Yoga teacher Arundhati Baitmangalkar on reclaiming South Asian health practices

Yoga teacher Arundhati Baitmangalkar on reclaiming South Asian health practices

March 24, 2021

Envisioning an inclusive, BIPOC-led future for yoga in America.

By Tanashya Batra, Contributor 

I’ve loved doing yoga since I was 10 years old. My parents have always done yoga together, and I was taught at a young age to channel my anxious energy into yoga. The breath work helps calm me down, while the asanas are great as a workout if you go fast enough. Yoga is also super versatile — you can go fast or slow and even add weights. Over the last decade though, 

I’ve seen yoga turn from my personal haven to the world’s new obsession. 

There’s a yoga studio on every corner of affluent neighborhoods and cities in the US. Yoga originates from South Asia, yet I never see BIPOC or South Asian yoga teachers on Youtube or in a studio. Over quarantine, my mom and I constantly ridiculed all the yoga workouts we found online because it was almost always white teachers and their mispronunciations of asanas and sprinkling of Namaste in every few lines. 

I did some digging over the internet and came across Aham Yoga, run by Arundhati Baitmangalkar. Arundhati is an Indian immigrant yoga teacher, host of the Let’s Talk Yoga podcast, yoga studio business owner, blogger, and ex-Bollywood dancer. With over 14 years of teaching experience, Arundhati was named as one of the top 20 People of Color yoga teachers to watch out for in 2020. She strives to lead the way for fellow South Asian yoga teachers and works toward making yoga accessible for all.

Q1. When did you start doing yoga? 

A: I grew up in India and actually never did yoga until I was 24 years old. I look back and realize that the philosophy of yoga was definitely a part of my life. I was a dancer with Shiamak Davar Dance Academy for about six years and was very passionate about movement and fitness. As my personal definition of fitness evolved, I realized I loved teaching and didn’t know what came after dance. A fellow dancer suggested going to a yoga class, and I haven’t looked back since.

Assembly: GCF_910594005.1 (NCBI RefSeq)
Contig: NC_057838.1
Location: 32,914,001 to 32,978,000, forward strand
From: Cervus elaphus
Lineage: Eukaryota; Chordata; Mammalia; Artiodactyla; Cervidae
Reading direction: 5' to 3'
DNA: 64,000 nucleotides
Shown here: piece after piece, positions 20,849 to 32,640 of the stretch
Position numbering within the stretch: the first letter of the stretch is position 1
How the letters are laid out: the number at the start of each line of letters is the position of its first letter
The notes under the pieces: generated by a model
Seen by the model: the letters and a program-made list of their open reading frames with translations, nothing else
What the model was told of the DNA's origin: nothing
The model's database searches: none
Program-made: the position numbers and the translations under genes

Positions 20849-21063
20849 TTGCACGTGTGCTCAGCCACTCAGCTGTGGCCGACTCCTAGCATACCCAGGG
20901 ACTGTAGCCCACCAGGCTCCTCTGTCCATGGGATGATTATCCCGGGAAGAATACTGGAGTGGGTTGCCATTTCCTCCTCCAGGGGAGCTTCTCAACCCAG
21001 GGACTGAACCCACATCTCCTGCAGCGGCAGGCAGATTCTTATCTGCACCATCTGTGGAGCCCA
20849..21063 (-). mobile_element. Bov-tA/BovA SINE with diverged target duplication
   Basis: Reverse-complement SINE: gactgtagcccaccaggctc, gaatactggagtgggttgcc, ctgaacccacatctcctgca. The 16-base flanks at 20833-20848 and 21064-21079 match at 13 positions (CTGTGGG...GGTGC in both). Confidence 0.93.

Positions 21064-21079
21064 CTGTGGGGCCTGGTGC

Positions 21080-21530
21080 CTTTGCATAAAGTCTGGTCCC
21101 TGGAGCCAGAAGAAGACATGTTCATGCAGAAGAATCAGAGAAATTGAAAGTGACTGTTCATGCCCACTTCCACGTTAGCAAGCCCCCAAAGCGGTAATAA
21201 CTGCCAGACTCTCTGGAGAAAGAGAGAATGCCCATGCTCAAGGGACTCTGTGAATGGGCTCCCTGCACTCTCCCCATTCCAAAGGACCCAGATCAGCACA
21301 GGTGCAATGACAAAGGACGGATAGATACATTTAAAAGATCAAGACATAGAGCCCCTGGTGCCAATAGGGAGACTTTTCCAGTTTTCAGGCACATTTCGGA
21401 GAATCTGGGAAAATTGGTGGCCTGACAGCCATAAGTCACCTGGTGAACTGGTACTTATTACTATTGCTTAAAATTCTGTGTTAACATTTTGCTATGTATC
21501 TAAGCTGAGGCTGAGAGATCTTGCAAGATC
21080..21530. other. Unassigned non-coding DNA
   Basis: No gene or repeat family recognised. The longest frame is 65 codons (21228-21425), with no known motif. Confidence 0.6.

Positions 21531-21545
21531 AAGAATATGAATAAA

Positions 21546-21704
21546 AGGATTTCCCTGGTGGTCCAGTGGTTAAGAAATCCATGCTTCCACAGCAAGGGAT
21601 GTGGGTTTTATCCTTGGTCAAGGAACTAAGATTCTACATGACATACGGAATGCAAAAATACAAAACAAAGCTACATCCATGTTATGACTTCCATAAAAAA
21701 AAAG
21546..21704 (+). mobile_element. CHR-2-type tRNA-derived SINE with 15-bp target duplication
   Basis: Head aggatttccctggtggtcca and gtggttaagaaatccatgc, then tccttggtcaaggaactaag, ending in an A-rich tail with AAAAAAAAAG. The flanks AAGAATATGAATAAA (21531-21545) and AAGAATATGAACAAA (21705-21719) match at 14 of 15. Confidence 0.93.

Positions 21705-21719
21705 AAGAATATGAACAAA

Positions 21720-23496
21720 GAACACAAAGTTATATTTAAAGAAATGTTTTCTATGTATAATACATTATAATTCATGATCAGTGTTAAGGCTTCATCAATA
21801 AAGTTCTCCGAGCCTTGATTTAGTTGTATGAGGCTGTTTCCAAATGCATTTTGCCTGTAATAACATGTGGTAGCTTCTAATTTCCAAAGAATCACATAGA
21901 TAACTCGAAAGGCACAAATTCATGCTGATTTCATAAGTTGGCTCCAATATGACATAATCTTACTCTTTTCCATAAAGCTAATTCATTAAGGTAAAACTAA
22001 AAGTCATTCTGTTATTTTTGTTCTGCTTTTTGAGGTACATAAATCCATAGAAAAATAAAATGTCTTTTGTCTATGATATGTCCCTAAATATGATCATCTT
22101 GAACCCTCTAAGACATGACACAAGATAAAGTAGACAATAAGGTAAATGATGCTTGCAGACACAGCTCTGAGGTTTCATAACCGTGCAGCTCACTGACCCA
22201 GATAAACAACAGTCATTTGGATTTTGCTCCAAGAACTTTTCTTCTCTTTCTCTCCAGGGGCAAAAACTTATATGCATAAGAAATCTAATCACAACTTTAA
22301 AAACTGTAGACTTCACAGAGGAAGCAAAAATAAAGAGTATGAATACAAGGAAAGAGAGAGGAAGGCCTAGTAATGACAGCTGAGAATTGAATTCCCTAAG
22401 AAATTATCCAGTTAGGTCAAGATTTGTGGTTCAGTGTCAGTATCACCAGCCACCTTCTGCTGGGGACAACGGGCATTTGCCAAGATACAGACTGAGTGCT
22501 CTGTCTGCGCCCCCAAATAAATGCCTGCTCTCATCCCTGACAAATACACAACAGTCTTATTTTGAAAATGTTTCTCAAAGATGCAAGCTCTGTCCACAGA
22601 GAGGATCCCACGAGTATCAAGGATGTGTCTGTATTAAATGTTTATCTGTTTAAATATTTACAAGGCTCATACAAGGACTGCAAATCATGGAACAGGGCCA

Arundhati Baitmangalkar stretching
photo credit: Lauren Mitchell Photos

Q2. What are your views on teaching yoga?

A: I’ve never been a very religious person and consider myself more spiritual than religious. I consider teaching to be my spirituality. 

No matter what is going on in my life, I am always at peace when I’m teaching. 

It’s something I look forward to and where I feel most at home. I see it this way: There are yoga teachers who teach yoga, because they’re passionate about yoga — and then there’s yoga teachers who teach, because they’re passionate about teaching. I fall into the latter category. 

Arundhati Baitmangalkar teaching yoga
photo credit: Aham Yoga

Q3: What is your perspective of how yoga is marketed in America? 

A: I don’t think it represents the people living in the country, they only show white people, mostly white women who are relatively affluent and wearing Lululemon pants and have perfect bodies and poses. They often use gymnasts and dancers in ad campaigns to make sure they’re nailing the poses, It sends the wrong message to anyone looking at the ads, it leaves the BIPOC community completely out of the pictures. We need to move past the smoothie drinking white women they advertise. To give you an example, Lulu Lemon’s slogan “This is Yoga,” so according to them, yoga is spending hundreds of dollars on yoga pants and trying to achieve a perfect twist and body which doesn’t exist.